My own observations of people having unproductive experiences from psychedelics is that they take them in ignorance, without much if any education about what they're taking, without proper respect (ie. to just "party" or "have fun" or as attempted distractions or escapes from lives that are miserable in various ways), in an unsupportive or even actively hostile context, without planning, and without a goal.

They often believe in all sorts of urban myths about LSD and other psychedelics (like that taking LSD seven times makes you "clinically insane", or that LSD damages your chromosomes or makes you stare in to the sun until you go blind, etc), they often mix drugs (which can be very dangerous -- especially when one of those drugs is alcohol), and do really stupid things like driving under the influence.

Is it any wonder that such situations and attitudes lead to bad outcomes? Should drugs be blamed for what happens? Or could some responsiblity for what happens be laid on the shoulders of the people who choose to use them in stupid ways, or on the society that keeps them ignorant or tries to lie about the effects of these drugs or actively tries to harm drug users, or at least make constructive, safe use of these substances very difficult and dangerous?

About your friend who was "sectioned" (I presume this refers to involuntary confinement to a mental institution), it sounds like you know very little of what actually happened to him or his psychological state before or after the incident. I would not be surprised if his family (who you admit have had mental problems of their own) or the authorities overreacted, and that his confinement to the mental institution might have been a much worse experience than his LSD trip.

Finally, an LSD trip can be a very emotionally intense experience. Emotionally intense experiences of any kind could trigger psychotic episodes in succeptable individuals. Such people could have a psychotic episode without any being drugs involved. People with family history of mental illness would do well to be extra cautious before engaging in any activity that might result in an emotionally intense experience.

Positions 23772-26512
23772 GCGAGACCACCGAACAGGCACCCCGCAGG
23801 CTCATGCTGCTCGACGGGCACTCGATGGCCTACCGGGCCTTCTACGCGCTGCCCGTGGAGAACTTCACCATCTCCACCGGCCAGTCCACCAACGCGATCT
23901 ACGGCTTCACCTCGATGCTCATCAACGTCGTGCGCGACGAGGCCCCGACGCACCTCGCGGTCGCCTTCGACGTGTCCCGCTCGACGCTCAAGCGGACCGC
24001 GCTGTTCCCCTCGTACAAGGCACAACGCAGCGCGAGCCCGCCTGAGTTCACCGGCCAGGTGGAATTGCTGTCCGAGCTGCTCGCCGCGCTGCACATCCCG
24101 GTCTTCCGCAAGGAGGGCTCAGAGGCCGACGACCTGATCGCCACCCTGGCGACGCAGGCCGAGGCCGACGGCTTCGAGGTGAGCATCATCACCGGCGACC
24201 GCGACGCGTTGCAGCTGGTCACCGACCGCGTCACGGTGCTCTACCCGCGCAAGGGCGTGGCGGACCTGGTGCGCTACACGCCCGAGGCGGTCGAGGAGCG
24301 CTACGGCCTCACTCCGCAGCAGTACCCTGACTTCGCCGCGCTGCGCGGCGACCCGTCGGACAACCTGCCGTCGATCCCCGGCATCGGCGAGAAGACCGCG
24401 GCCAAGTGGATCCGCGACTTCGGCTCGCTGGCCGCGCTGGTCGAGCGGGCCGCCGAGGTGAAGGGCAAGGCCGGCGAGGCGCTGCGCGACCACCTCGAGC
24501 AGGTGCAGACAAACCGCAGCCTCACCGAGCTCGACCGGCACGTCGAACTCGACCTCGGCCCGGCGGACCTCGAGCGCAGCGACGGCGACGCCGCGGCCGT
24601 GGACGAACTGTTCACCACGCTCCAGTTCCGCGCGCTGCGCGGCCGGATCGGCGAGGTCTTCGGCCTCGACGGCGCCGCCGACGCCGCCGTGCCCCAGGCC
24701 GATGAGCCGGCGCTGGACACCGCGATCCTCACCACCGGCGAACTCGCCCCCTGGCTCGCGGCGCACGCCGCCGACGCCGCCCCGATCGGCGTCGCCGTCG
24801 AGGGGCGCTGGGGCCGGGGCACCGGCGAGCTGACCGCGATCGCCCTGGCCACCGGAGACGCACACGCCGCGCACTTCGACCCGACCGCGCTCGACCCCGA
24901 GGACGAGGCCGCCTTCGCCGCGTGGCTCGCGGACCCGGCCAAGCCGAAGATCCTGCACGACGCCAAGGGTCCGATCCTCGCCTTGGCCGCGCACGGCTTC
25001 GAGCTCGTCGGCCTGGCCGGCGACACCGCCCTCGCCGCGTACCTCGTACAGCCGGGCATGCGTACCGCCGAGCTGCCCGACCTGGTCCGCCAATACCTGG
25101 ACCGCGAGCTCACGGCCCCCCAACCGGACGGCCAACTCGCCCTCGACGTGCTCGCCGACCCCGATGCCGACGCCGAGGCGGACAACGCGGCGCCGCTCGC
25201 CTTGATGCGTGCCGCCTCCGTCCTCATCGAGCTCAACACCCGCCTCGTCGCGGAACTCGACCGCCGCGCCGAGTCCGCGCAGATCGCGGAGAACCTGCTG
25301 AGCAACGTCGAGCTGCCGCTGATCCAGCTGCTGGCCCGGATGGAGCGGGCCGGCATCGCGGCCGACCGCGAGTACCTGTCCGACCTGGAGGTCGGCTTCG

[1] - http://www.amazon.com/LSD-Spirituality-Creative-Process-Grou...

gnosis · 2013-02-13 · Original thread
"The idea that one can pop a pill and have a spiritual experience (instead of context-free noise) is ridiculous."

On the contrary. There have been a number of studies which have provided evidence that psychedelics can, in fact, lead to spiritual or mystical experiences.[1][2][3][4][5]

Now, that isn't to say that when you take psychedelics you are guaranteed to have a spiritual or mystical experience (or any other kind of experience). The effects of these substances are just too varied, not well enough understood, and not fully under our control. However, you can prepare for and structure the experience such that the likelihood of spiritual or mystical experiences increases.

[1] - https://en.wikipedia.org/wiki/Good_Friday_Experiment

[2] - http://www.erowid.org/plants/mushrooms/mushrooms_journal2.sh...

[3] - https://www.erowid.org/chemicals/psilocybin/psilocybin_artic...

[4] - http://www.amazon.com/LSD-Spirituality-Creative-Process-Grou...

[5] - http://www.salon.com/2011/09/28/the_new_lsd_cure/